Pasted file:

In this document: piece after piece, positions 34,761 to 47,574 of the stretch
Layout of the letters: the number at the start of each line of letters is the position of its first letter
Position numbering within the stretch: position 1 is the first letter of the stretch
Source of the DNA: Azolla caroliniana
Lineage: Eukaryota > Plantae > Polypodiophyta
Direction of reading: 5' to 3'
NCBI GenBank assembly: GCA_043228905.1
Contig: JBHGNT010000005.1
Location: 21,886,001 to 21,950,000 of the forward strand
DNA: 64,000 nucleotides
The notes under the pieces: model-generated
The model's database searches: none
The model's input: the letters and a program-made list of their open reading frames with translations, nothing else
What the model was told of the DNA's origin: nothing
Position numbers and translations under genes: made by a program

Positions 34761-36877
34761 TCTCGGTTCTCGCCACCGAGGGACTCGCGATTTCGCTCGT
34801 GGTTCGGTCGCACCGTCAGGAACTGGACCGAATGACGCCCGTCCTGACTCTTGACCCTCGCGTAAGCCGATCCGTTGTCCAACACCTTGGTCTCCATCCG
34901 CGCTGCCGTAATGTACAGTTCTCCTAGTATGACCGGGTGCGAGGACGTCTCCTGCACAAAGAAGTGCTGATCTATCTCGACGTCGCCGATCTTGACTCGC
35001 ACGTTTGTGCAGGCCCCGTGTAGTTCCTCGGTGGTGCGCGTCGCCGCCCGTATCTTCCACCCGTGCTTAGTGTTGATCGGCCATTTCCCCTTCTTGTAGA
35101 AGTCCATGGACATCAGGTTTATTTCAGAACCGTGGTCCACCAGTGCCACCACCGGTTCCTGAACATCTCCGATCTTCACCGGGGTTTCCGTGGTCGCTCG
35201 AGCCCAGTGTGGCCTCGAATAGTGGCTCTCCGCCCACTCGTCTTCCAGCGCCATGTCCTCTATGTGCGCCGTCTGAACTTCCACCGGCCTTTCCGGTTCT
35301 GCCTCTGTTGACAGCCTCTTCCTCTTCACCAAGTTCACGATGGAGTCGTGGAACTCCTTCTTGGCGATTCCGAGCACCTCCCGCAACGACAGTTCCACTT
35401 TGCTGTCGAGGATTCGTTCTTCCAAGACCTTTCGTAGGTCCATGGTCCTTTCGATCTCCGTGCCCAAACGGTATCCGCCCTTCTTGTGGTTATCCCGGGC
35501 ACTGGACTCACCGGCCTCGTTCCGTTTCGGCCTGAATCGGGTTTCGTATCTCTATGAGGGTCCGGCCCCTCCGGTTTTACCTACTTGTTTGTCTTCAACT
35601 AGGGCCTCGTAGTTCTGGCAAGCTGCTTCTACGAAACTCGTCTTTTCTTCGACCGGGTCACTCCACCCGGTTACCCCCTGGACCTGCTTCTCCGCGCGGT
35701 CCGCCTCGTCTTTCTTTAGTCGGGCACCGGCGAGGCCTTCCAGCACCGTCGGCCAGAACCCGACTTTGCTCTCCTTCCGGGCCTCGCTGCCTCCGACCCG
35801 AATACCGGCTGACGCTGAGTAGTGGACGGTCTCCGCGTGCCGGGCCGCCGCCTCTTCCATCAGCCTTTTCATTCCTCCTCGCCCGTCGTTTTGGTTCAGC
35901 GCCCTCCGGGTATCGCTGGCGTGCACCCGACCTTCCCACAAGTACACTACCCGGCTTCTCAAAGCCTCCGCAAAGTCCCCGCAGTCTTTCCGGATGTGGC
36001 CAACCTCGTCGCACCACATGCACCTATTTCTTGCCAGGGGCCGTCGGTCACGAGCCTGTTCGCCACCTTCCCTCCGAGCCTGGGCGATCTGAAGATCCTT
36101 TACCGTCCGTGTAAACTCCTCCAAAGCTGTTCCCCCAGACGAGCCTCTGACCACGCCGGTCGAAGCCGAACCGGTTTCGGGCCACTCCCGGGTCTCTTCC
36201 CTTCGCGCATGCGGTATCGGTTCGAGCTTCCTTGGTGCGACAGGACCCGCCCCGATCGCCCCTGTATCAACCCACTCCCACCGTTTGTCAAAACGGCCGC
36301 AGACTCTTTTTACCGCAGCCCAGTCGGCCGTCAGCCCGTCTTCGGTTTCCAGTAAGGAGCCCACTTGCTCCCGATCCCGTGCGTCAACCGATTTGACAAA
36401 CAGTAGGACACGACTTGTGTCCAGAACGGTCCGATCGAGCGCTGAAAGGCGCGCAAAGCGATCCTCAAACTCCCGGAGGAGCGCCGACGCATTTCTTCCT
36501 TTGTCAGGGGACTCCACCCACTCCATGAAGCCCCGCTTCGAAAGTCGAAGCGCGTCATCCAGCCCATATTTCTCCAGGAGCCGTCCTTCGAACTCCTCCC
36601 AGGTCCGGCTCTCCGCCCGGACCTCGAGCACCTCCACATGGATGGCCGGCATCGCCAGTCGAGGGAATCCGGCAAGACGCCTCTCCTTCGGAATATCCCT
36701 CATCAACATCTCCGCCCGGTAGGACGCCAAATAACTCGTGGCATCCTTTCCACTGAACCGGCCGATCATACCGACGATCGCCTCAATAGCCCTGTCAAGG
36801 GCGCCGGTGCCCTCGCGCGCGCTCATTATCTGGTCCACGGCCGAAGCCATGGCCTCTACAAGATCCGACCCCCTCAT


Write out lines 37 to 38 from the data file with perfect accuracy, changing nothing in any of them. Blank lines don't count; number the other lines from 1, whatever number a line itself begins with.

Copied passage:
36701 CATCAACATCTCCGCCCGGTAGGACGCCAAATAACTCGTGGCATCCTTTCCACTGAACCGGCCGATCATACCGACGATCGCCTCAATAGCCCTGTCAAGG
36801 GCGCCGGTGCCCTCGCGCGCGCTCATTATCTGGTCCACGGCCGAAGCCATGGCCTCTACAAGATCCGACCCCCTCAT